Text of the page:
Proceedings of CSCL '97: The Second International Conference on Computer Support for Collaborative Learning, December 10-14, 1997, University of Toronto, Toronto, Ontario, Canada

By Rogers Hall; Naomi Miyake et al. | Go to book overview

How Activities Foster CMC Tool Use in Classrooms

Barry J. Fishman and Louis M. Gomez

The University of Michigan and Northwestern University


Abstract

This paper explores the relationship between CMC tool use and classroom activity cycles. Results of case studies of students in two high schools using e- mail, Usenet news, and a multimedia groupware notebook are presented. Findings indicate that teacher designs for classroom activity relate strongly to the frequency with which different tools are used.

Keywords --computer networks, research in technologically-mediated communication, design and interface issues.


Introduction

To date, relatively few studies have attempted to understand the role of collaborative communication technologies in classrooms. There are some notable exceptions: Schwab, Hart-Landsberg, Reder, and Abel ( 1992) studied how e-mail impacted the communication practices of middle school teachers. Levin, Kim and Riel ( 1989), and Levin, Waugh, Chung, and Miyake ( 1992) reported on calendar-based cycles in e-mail communications involving school students.

This paper reports on part of a larger program of research ( Fishman, 1996) that tracked student tool use behaviors and daily activities in thirteen classes taught by six teachers. These classrooms were equipped with (by current school standards) high-end Internet connectivity and computer-mediated communication (CMC) tools. These tools included e-mail, Usenet news, and an asynchronous multimedia tool called the CoVis Collaboratory Notebook. The Collaboratory Notebook, described at CSCL '95 ( O'Neill, Edelson, Gomez & D'Amico, 1995), is designed especially to support science inquiry.

Levin and his colleagues studied activity cycles in classrooms where electronic mail, a cornerstone CMC technology, was utilized. Research reports by Levin, et al. ( 1992; 1989) characterized the activity cycles of classrooms that participated in the Intercultural Learning Network ( Levin & Cohen, 1985) and AT&T Learning Circles ( Riel, 1989). They found that the ebb and flow of e-mail use in these environments corresponded to the daily, weekly, semesterly, and yearly cycles of the classroom. Over the course of a semester Levin, et al., found that communication activity would slowly build to a peak, and then fall away completely when everyone left for Christmas vacation. While this patterns seems obvious upon reflection, the point is made that this "calendar effect" needs to be of critical concern to designers from environments other than K-12 who may not take details of the academic calendar into account.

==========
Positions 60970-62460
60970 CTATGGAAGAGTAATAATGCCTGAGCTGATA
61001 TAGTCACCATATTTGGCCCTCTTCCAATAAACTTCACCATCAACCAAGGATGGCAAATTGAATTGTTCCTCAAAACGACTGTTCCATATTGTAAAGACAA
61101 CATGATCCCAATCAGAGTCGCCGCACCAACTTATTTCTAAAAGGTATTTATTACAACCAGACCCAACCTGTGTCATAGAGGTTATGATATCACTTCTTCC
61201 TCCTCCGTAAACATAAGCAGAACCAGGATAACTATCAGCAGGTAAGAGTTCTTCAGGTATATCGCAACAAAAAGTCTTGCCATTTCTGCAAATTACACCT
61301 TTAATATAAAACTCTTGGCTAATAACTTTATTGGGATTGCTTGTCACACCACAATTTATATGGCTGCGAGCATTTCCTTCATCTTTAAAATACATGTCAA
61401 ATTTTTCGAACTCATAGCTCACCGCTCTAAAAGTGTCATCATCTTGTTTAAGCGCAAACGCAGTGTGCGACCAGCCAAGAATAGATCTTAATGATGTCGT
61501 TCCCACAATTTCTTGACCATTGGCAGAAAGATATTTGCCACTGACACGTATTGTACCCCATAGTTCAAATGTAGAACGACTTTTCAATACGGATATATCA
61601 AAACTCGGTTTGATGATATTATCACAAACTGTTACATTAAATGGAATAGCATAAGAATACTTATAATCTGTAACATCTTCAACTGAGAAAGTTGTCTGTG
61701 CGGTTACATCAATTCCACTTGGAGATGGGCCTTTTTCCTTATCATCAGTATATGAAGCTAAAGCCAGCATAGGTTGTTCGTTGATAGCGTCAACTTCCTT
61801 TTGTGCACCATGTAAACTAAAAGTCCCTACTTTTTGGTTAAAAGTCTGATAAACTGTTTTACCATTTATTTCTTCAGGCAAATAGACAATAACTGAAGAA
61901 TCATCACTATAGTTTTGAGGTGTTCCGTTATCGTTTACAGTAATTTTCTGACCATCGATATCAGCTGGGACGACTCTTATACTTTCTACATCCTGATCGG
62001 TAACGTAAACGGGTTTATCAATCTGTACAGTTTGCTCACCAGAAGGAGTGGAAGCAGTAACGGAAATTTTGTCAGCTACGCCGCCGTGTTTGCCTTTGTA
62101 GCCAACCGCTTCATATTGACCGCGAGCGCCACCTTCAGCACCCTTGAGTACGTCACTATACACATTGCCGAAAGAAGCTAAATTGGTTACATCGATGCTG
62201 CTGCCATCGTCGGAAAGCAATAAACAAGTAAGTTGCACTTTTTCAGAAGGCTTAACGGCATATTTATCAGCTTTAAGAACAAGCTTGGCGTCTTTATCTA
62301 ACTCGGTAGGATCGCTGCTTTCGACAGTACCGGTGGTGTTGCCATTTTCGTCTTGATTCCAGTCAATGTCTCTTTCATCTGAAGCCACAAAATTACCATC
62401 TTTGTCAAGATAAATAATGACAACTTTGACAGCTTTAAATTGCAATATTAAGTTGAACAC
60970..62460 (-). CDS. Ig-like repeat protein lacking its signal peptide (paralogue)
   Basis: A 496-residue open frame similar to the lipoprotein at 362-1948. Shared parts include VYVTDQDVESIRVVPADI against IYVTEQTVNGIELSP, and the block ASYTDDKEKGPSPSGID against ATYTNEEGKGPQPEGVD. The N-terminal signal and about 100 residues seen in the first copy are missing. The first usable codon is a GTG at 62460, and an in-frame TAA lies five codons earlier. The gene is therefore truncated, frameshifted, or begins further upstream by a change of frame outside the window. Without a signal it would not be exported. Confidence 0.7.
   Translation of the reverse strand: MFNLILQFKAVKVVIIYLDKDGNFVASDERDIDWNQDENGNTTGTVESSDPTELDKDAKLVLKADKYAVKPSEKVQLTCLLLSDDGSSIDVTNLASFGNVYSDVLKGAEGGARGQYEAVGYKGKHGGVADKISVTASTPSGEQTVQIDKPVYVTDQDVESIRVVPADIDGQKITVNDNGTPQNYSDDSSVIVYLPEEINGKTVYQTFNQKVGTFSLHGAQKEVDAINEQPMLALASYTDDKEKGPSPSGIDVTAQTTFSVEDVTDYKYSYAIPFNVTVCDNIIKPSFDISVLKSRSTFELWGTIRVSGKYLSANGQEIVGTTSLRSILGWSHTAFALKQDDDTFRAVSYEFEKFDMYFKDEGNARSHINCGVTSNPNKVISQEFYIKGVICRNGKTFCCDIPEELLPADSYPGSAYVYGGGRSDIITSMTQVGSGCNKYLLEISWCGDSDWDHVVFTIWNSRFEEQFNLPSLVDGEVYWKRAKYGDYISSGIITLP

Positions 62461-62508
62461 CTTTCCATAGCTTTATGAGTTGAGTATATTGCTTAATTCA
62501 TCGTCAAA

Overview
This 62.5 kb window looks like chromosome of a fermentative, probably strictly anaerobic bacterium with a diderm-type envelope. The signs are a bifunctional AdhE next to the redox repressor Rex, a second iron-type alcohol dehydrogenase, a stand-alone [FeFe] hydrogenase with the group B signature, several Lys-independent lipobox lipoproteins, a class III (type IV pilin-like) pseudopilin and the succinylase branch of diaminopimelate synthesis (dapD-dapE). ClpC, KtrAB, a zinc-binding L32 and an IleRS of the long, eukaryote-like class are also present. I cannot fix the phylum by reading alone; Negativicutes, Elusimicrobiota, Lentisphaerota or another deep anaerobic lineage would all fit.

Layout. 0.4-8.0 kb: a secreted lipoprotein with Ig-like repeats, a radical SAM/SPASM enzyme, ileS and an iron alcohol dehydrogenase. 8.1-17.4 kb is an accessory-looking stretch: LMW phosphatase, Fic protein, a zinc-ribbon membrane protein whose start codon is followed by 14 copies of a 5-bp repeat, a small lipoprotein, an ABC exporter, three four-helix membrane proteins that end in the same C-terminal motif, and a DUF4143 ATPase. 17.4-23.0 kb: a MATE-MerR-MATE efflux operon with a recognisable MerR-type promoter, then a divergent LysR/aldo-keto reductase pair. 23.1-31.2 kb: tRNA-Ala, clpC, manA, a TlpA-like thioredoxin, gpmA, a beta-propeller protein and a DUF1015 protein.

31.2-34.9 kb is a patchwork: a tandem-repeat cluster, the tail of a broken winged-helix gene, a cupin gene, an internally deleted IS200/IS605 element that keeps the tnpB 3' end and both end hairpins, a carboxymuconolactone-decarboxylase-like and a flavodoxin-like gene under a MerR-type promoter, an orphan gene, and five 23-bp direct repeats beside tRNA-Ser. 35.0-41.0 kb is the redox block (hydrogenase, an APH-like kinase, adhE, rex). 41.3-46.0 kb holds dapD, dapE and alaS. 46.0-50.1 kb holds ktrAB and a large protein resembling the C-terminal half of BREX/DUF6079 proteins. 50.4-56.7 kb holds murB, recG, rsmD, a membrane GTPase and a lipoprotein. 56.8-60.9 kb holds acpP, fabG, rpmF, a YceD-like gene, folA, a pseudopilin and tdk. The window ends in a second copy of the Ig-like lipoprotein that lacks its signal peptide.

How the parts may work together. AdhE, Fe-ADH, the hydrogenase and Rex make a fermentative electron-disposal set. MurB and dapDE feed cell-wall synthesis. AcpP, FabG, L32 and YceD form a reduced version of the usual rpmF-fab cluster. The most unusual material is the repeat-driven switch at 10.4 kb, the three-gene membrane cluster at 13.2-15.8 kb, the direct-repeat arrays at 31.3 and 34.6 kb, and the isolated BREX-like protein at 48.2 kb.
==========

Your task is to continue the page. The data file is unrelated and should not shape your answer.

Levin, et al. ( 1992; 1989) only considered so called "calendar effects," and did not study additional effects of the task environment. A richer perspective on the activity cycle as it relates to tool use can be determined with a focus on the nature of the tasks that comprise project cycles, and how collaborative systems can in turn be instrumental to the successful completion of those tasks. Furthermore, Levin and his colleagues studied classrooms where e-mail was the only tool available, and only used for special purposes. The classrooms in this study have a rich "ecology" of CMC tools, and students and teachers may use them for a variety of tasks, both work-related and social in nature.

In classrooms that participated in this study, activity cycles correspond to the time it takes to initiate, pursue, and complete science projects. Project cycles can be very short--just a day or two-- or very long, lasting an entire semester. Common elements of all project cycles are a teacher introduction, a period when students seek information and data sources, a period when students begin to shape a final product, and a presentation and evaluation phase at the end. This cycle is similar to a model of research collaboration in white-collar environments that was described by Kraut, Galegher, and Egido ( 1987). In their model, Kraut, et al., divide projects into three major phases: initiation, execution, and public presentation. It is important to understand the different phases of the activity cycle in the classroom because in each phase there are unique demands placed upon CMC tools that are characteristic to the work being pursued. In the current study, one would expect to see patterns in CMC tool use that correspond to particular stages of the activity cycle. It was predicted that there would

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